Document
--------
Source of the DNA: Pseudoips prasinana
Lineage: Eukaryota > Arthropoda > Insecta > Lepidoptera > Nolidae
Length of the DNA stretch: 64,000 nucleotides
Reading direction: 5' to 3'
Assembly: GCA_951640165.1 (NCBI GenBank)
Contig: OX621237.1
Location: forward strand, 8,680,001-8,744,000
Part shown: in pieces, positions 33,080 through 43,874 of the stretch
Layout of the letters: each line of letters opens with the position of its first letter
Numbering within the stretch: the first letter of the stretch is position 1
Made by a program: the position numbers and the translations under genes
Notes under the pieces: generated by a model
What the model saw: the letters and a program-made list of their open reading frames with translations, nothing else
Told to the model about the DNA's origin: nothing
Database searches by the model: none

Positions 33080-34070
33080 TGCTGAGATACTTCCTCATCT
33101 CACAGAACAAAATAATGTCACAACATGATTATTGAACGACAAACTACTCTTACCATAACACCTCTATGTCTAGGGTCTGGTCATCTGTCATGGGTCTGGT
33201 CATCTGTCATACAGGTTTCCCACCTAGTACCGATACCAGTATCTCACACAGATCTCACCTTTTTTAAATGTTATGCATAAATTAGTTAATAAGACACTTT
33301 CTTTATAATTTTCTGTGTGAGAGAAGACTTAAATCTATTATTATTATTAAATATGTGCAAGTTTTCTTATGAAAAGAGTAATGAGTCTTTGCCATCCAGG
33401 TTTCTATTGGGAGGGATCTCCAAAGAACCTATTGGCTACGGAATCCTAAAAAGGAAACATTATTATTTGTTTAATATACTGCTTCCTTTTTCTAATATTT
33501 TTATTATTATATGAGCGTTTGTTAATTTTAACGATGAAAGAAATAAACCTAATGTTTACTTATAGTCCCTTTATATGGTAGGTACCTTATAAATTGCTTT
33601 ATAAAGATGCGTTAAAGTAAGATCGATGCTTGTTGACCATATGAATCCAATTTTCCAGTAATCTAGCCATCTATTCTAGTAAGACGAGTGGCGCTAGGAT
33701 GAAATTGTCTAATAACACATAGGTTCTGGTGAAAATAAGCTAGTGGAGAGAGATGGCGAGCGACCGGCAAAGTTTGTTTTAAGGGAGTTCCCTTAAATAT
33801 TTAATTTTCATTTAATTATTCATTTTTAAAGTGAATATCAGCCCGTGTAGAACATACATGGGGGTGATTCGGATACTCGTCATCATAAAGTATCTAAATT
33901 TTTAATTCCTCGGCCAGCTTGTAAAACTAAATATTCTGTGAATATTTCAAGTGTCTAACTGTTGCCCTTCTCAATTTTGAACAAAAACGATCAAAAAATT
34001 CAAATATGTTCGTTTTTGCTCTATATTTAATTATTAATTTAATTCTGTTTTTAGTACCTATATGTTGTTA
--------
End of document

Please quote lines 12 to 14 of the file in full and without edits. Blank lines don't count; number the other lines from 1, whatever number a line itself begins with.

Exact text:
Notes under the pieces: generated by a model
What the model saw: the letters and a program-made list of their open reading frames with translations, nothing else
Told to the model about the DNA's origin: nothing